16. Dyslexia can be addressed with medications (False). There is no medication that will remedy word reading difficulties. While many students with dyslexia also demonstrate difficulties with attention and may be diagnosed with attention deficit disorder, medications appropriate for these students are aimed at their attention problems, not their reading difficulties per se, and the medications do not lead to improved decoding.

17. Students with dyslexia are more creative, gifted, and talented than other students (False). There are many highly skilled and capable individuals with dyslexia who have gifts and talents. Just like in the population as a whole, not all individuals with dyslexia would be identified with extraordinary gifts or talents.

18. Classroom teachers can be a valuable asset to remedying difficulties for students with dyslexia (True). Classroom teachers may be the most important and valuable resource for students with dyslexia. Classroom teachers are their primary reading teachers as well as the educators who have the most influence on their self-worth. Classroom teachers can be a tremendous source of social-emotional and educational support for students with dyslexia. Armed with the knowledge and skills, classroom teachers can alter the learning and life trajectories of students with dyslexia.”

Excerpted from: Vaughn, Sharon, and Jack M. Fletcher. “Identifying Students with Significant Reading Problems.” American Educator 44:4 (Winter 2020-2021): 4-8. Print.

Cultural Literacy: W.E.B. Du Bois

Here is a Cultural Literacy worksheet on W.E.B. Du Bois. He is a world-historical figure about whom, I confess, I know less than I should.

Fortunately, I found my way to the rich public programming at Yale University’s Beinecke Rare Book & Manuscript Library, where I have been attending particularly rich and edifying webinars on Monday afternoons. These are open to the public; if you’re on Twitter, simply follow the Beinecke, which regularly tweets about upcoming events. Otherwise, searching “Mondays at Beinecke” (or clicking on that hyperlink) will take you to a calendar of events at the Library.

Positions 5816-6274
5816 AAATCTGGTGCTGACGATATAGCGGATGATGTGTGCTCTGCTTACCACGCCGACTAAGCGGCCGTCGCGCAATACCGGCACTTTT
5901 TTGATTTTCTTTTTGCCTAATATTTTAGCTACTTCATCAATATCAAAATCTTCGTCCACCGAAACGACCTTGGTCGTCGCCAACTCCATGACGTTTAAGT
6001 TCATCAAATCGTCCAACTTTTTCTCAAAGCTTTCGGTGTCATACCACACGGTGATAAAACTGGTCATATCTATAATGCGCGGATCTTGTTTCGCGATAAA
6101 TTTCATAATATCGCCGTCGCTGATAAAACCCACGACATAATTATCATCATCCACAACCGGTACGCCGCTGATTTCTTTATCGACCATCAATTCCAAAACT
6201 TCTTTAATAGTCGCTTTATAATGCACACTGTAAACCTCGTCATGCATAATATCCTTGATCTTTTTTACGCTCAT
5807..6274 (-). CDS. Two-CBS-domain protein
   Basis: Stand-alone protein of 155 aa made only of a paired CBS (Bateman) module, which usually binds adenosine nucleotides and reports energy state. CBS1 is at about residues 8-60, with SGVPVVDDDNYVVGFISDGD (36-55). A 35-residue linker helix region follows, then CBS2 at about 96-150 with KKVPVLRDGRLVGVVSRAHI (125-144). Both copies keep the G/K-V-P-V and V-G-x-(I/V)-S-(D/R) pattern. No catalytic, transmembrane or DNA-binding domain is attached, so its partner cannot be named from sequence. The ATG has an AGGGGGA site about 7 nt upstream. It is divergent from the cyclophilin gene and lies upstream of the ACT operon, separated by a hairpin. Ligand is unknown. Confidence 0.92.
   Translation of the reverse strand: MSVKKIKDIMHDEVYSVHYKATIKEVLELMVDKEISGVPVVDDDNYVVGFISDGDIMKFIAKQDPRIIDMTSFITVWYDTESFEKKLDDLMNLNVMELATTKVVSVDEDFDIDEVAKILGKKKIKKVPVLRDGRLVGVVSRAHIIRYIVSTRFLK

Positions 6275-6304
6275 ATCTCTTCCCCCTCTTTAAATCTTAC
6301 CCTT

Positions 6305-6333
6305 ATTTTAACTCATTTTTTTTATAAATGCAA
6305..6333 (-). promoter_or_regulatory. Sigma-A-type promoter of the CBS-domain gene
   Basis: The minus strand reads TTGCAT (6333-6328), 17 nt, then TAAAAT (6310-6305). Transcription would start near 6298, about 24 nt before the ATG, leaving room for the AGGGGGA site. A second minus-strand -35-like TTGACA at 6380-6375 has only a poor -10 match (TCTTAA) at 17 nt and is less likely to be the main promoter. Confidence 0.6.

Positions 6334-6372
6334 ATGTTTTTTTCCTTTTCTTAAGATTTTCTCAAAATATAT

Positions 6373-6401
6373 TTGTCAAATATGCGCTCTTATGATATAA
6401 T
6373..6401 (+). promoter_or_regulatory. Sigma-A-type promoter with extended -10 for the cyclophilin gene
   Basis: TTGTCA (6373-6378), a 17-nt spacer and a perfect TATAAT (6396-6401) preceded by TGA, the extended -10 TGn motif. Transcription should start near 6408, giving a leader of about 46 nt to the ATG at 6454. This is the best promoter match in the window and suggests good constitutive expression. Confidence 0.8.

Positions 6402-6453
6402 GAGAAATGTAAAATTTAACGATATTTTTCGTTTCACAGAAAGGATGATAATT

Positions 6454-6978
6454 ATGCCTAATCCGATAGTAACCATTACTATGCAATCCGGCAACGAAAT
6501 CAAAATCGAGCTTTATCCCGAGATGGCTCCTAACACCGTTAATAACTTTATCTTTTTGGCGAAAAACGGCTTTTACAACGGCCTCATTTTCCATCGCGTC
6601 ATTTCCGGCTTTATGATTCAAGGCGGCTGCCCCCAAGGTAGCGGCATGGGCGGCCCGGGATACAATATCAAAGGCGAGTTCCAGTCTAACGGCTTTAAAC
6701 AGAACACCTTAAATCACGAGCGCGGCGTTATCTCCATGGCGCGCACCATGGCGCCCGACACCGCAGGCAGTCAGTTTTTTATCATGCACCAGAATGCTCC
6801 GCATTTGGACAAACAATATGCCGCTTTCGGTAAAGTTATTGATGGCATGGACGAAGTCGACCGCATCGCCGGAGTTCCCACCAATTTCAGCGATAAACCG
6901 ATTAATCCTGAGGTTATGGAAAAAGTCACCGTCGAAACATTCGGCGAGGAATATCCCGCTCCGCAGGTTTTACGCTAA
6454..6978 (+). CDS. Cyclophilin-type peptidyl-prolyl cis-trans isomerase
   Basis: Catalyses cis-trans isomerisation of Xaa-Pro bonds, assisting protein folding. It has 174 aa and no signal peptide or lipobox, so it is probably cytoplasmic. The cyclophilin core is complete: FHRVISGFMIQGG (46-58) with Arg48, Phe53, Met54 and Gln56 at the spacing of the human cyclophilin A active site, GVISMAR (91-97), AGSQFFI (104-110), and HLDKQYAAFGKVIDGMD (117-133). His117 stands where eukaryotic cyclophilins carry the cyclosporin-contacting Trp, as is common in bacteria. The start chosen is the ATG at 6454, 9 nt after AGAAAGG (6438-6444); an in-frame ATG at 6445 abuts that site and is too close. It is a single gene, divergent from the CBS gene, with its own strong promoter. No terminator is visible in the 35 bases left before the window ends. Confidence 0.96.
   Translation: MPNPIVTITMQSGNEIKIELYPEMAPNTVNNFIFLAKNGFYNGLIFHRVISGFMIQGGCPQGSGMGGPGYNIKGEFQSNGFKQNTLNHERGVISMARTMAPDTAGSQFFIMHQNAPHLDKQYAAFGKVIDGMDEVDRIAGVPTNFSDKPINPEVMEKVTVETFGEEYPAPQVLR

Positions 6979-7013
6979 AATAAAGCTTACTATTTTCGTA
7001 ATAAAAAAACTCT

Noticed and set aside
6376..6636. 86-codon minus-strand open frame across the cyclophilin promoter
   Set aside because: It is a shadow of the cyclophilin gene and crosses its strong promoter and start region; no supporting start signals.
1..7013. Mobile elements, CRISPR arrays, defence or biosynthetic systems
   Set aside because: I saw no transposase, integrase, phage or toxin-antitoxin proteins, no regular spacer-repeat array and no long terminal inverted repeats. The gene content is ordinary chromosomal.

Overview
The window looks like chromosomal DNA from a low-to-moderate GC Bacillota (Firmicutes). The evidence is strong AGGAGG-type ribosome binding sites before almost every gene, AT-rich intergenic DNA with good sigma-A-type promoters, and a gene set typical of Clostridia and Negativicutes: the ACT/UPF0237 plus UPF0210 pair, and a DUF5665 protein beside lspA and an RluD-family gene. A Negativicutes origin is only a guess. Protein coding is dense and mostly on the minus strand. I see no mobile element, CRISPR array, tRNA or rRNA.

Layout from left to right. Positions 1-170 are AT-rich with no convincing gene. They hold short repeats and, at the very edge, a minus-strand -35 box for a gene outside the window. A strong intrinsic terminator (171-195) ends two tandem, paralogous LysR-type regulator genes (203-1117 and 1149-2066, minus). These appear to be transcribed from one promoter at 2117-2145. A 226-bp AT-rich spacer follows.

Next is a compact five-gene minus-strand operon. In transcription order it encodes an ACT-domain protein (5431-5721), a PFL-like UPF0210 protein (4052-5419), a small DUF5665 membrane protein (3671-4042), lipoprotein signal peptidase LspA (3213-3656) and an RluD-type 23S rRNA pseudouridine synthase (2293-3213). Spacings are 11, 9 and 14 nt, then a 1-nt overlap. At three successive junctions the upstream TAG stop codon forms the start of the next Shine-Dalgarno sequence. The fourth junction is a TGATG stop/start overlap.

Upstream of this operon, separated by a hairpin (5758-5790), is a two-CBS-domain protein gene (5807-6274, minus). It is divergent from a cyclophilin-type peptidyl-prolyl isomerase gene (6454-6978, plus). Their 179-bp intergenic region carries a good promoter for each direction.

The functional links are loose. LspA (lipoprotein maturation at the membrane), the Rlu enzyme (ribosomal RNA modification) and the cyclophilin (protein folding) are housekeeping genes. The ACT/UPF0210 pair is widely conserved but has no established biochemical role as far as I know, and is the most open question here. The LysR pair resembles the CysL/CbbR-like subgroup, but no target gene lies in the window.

In any case, the Beinecke possesses some of W.E.B. Du Bois’s papers, which came to the Library by way of one of the major collections at the library, the James Weldon Johnson and Grace Nail Johnson Papers, which is a treasure trove of materials related to Black History in the United States in the twentieth century.

If you find typos in this document, I would appreciate a notification. And, as always, if you find this material useful in your practice, I would be grateful to hear what you think of it. I seek your peer review.

Term of Art: Afroasiatic Languages

“Afroasiatic languages formerly Hamito-Semitic languages: Superfamily of about 250 languages presently spoken by and estimated 250-300 million people ethnically and physically diverse people in North Africa and parts of sub-Saharan Africa and in southwest Asia. The major branches of Afroasiatic are Semitic, Berber, Egyptian, Cushitic and Chadic. Berber is a group of closely related languages spoken by perhaps 15 million people in enclaves scattered across North Africa from Morocco to northwest Egypt and in parts of the western Sahara. Cushitic is a family of about 30 languages spoken by more than 30 million people in northeast Sudan, Eritrea, Ethiopia, Somalia, Djibouti, Kenya, and a few areas of northeast Tanzania. Omotic, formerly classified as part of Cushitic, is a cluster of perhaps more than 30 languages spoken by 2-3 million people, most of whom live near the Omo River in southwest Ethiopia. Chadic comprises about 140 languages, most poorly known to linguists, spoken in northern Nigeria, southern Niger, southern Chad, and northern Cameroon; except for Hausa, probably no individual Chadic language has more than half a million speakers.”